They were stylish, high-impact, long-copy affairs, made memorable by a statement like ‘At 60mph, the loudest noise in the new Rolls-Royce is the ticking of the electric clock’, or a visual stroke like the Hathaway model’s eye-patch, or the casting of Schweppes’ US president, Commander Edward Whitehead, an elegant old salt in the Jack Hawkins mould with an Edwardian beard, as the brand spokesman.

The US Ogilvy agency, opened in 1948, was backed by two big, long-established London Agencies, SH Benson and Mather and Crowther, and originally set out to work for British companies in America. It made its name with high-profile but actually rather low-spending advertisers. But however delicious it sounded — running a small, smart hot-shop agency in New York specialising in snobby brands with that British touch — Ogilvy was determined not to be marginalised.

He meant to use the profile he’d built to move into the volume mainstream, into the heartland of American 1950s advertising, and the huge budgets of the FMCG (fast moving consumer goods) giants, the cereals and soaps, soups and headache pills from companies such as General Foods, Unilever and Alka-Seltzer; that was where the money was then. That was how you built a Top Ten agency.

Dandies are usually socially conservative, like Ogilvy, but his dandyism was strategic. The Ogilvy strategy was to build a large mainstream agency with a reputation for effectiveness rather than ‘creativity’ (a word he hated, like the whole round of awards dinners).

Ogilvy worked constantly, pitched relentlessly, produced a raft of rules and exhortations for his employees, and worried endlessly about money. In this biography Kenneth Roman quotes Ogilvy’s New York neighbour, Walter Cronkite, the dean of 1950s US TV anchormen, saying he could see Ogilvy working away in his study at all hours.

Ogilvy became mainstream US media’s favourite advertising man, although he was fundamentally careful, conservative and, by the early-60s Mad Men period, distinctly old-fashioned since he’d never personally made the transition from print to writing TV advertising. The adman’s adman from the late 50s on, the inspiration of the later British New Wave agencies, was Bill Bernbach.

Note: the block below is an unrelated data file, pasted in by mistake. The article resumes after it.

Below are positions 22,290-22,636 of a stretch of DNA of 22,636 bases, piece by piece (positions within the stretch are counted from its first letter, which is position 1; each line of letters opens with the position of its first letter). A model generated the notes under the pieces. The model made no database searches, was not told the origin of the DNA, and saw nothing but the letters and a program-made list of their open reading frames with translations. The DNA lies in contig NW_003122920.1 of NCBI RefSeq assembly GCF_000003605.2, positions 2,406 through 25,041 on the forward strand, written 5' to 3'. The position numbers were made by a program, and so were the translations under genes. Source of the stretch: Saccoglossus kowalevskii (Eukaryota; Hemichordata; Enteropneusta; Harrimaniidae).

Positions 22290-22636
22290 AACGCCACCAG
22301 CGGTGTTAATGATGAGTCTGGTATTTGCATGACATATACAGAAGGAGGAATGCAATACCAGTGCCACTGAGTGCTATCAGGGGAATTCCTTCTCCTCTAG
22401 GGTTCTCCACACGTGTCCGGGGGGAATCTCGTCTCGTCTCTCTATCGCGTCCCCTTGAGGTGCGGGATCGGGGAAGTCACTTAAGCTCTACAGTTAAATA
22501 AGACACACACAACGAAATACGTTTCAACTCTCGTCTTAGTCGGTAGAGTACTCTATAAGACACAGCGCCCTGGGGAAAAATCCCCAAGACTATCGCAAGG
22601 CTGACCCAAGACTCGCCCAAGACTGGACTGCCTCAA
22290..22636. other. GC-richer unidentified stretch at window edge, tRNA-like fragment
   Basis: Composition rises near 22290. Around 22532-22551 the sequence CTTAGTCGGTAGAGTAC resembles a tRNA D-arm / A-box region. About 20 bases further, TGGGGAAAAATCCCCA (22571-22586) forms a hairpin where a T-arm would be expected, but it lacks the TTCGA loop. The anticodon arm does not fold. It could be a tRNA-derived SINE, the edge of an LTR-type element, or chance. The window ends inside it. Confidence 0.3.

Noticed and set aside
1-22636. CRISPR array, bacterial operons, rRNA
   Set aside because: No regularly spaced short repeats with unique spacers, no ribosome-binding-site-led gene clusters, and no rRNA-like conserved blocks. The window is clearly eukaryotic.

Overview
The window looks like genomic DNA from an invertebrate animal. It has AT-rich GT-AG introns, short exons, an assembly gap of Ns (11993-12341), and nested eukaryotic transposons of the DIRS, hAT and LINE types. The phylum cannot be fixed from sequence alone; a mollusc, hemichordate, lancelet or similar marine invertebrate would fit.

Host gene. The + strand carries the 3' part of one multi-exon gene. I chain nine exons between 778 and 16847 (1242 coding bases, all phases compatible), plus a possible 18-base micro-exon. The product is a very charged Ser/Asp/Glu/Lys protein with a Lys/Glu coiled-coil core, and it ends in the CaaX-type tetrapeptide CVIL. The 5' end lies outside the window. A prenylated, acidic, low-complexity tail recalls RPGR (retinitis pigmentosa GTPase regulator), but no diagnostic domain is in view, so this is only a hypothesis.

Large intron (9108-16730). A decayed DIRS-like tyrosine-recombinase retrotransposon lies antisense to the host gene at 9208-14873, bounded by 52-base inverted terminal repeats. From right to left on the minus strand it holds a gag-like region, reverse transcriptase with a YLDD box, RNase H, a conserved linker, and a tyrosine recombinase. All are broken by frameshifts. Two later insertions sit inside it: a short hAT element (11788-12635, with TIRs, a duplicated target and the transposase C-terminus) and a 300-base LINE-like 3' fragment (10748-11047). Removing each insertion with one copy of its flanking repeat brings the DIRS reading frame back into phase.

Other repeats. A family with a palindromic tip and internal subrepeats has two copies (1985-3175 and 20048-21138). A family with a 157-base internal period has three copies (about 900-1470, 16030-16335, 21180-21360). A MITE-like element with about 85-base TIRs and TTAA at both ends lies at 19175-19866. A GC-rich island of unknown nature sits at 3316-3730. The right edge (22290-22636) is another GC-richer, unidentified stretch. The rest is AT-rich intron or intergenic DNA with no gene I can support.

SMALL, PHYSICALLY IMPRESSIVE and socially unsmart, Bernbach was from Brooklyn and stayed there (successful admen lived on the Upper East Side or commuted from Connecticut back then). But Bernbach’s work for Volkswagen, Levy’s bread or Orbach’s stores looks, even now, to have appeared practically from another decade. There are those gnomic one-word headlines, the simple Euro-Modernist layouts, the demotic references and, above all, the use of subtle mood-setting and emotion.

Ogilvy’s business, by contrast, was founded on his belief in crisp claims based on hard-line quantitative research — he’d worked for Gallup in the 30s. His greatest achievement was to build a parallel agency network, O&M direct, based on the utterly measurable down-and-dirty techniques of direct marketing; the telephone-now, cut-the-coupon, press-the-button end of advertising that wins few prizes but shifts the product.

I wasn’t expecting much from this biography; Kenneth Roman started at Ogilvy and Mather in 1963 and succeeded Ogilvy as CEO of the by then giant global agency. He’s 79 now and the end-papers of his book are plastered with endorsements from every kind of old American client and agency wallah. It didn’t augur well, but he’s made a very good fist of it.

It’s well, if not thrillingly, written (although I’d have liked much more about the ‘Mad Men’ social context and the Big Picture issues). And Roman’s surprisingly tough on Ogilvy — the vanities, the conservatism, the financial vulnerabilities, the sad final years of semi-retirement as a roving token chairman after the WPP takeover in 1980.

Ogilvy needed the money; he’d got a château in France and a third wife to support. You can see the château, and its owner, in Annie Leibowitz’s dust-jacket photogragh. Ogilvy looks like an ageing Monarch of the Glen, and the château behind looks oddly like one of Lorimer’s stagey Scottish Baronial numbers.